This is a day the Tribune Company hoped would never come—or one of them at least. Call it the revenge of Times Mirror's former bosses. When the Chicago-based Tribune swooped in to buy Times Mirror and the L.A. Times out from under unsuspecting executives in 2000, it also acquired a potential tax liability dating from an earlier, too-clever TM scheme to dodge the IRS. Well, on Tuesday the U.S. Tax Court sided with the IRS. After interest, Tribune owes—are you sitting down?—a cool billion. Not ephemeral paper assets, but actual money. Tribune will appeal but has decided to go ahead and pay the tax bite to avoid building up more penalties. Do companies like Tribune keep that kind of free cash around? No. A missive to employees from CEO Dennis J. FitzSimons tonight says the company had banked away only about $250 million to cover the massive expense.
As many of you are aware, Tribune Company has been involved for several years in a tax dispute with the Internal Revenue Service. We inherited the dispute when we acquired The Times Mirror Company in 2000. The issue revolves around tax treatment of the 1998 reorganization of Matthew Bender, a former subsidiary of Times Mirror.
Today, the U.S. Tax Court ruled in favor of the IRS in this important case. In effect, the court said that Times Mirror's reorganization of Matthew Bender was, in substance, a sale, and therefore taxable.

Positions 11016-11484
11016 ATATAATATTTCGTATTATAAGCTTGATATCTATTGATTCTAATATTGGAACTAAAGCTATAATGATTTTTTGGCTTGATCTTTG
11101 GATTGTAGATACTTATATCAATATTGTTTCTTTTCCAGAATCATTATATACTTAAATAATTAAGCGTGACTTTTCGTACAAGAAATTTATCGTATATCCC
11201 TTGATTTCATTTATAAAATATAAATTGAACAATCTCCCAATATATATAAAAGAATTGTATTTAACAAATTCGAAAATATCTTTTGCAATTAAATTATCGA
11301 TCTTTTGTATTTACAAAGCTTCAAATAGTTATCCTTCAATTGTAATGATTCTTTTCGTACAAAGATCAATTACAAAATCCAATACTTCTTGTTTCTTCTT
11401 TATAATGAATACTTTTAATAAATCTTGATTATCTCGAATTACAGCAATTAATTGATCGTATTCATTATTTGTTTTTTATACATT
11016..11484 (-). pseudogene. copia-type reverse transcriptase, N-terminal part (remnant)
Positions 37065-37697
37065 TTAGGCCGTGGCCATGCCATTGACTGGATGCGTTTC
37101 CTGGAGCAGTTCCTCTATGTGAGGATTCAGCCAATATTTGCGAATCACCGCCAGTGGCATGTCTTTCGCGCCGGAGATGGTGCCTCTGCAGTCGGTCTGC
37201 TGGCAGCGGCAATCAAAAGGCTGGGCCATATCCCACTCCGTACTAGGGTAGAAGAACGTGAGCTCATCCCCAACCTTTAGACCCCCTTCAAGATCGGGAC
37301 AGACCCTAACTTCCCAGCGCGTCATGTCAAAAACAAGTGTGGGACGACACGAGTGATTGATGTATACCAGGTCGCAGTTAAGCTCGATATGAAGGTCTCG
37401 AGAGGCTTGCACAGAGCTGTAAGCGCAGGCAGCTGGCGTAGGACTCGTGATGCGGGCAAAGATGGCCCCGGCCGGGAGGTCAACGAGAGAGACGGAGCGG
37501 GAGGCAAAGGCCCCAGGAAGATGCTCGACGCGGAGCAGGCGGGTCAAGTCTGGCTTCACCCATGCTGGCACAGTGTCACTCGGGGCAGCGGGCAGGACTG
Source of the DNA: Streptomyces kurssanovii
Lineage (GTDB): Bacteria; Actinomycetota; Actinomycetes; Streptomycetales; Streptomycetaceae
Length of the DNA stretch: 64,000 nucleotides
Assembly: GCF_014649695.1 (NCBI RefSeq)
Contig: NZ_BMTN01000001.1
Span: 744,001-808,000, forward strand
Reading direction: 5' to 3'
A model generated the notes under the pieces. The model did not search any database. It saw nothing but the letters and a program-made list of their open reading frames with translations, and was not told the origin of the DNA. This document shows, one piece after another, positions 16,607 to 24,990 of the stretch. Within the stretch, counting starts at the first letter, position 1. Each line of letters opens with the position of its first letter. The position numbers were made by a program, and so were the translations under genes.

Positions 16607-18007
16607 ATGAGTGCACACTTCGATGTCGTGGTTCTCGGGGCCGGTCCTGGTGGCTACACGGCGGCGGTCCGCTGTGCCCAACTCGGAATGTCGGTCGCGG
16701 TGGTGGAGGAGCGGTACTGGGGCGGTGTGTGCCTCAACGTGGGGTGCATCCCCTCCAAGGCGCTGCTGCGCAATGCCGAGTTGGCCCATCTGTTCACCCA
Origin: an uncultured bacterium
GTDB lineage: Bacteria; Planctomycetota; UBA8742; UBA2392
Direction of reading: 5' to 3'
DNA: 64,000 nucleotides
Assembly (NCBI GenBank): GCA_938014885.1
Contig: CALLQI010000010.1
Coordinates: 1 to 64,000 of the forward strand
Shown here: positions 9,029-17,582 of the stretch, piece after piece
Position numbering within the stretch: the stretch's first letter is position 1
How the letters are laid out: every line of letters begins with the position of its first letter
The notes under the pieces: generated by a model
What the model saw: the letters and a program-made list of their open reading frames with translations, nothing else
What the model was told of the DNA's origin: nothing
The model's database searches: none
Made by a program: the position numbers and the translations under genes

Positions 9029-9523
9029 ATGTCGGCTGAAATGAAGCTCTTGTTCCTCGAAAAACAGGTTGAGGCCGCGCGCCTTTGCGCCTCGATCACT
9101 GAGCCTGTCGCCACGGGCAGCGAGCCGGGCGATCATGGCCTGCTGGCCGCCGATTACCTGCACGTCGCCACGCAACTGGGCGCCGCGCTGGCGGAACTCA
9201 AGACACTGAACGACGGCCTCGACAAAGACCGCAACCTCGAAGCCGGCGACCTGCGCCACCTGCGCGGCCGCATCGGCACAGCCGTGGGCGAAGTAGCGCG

Our attorneys aggressively defended the tax structure in Tax Court but to no avail. We will immediately appeal the ruling to the Seventh Circuit Court of Appeals. While we had hoped for success in Tax Court, we have always realized that our best opportunity for winning this case would be on appeal. The appeals process is lengthy and it is likely to be 15 to 18 months before an opinion is rendered.
Tribune's tax liability in this matter is approximately $1 billion. Over time, deductions for state taxes and interest will reduce our cash outlay to approximately $850 million, and about $250 million was previously allocated to a reserve fund tied to this case. The company will pay the tax promptly to stop further IRS interest from accruing.
This afternoon's ruling was disappointing, but our legal team will continue to fight hard for a successful final outcome.
The painful part, of course, is that Tribune could have settled for far less, but chose to fight and go for the win. They might still prevail on appeal—or they might not. No good analysis up yet, but here's the Tribune press release on Yahoo. Tribune's other big gamble, that the U.S. will change the law and let them keep both the Times and KTLA rather than force a sale, still lies a couple of years ahead. More ouch: Times Mirror CFO Thomas Unterman got a $1 million bonus for devising the tax scheme, and a whole bunch more millions for brokering the company's sale to Tribune on behalf of the Chandler family.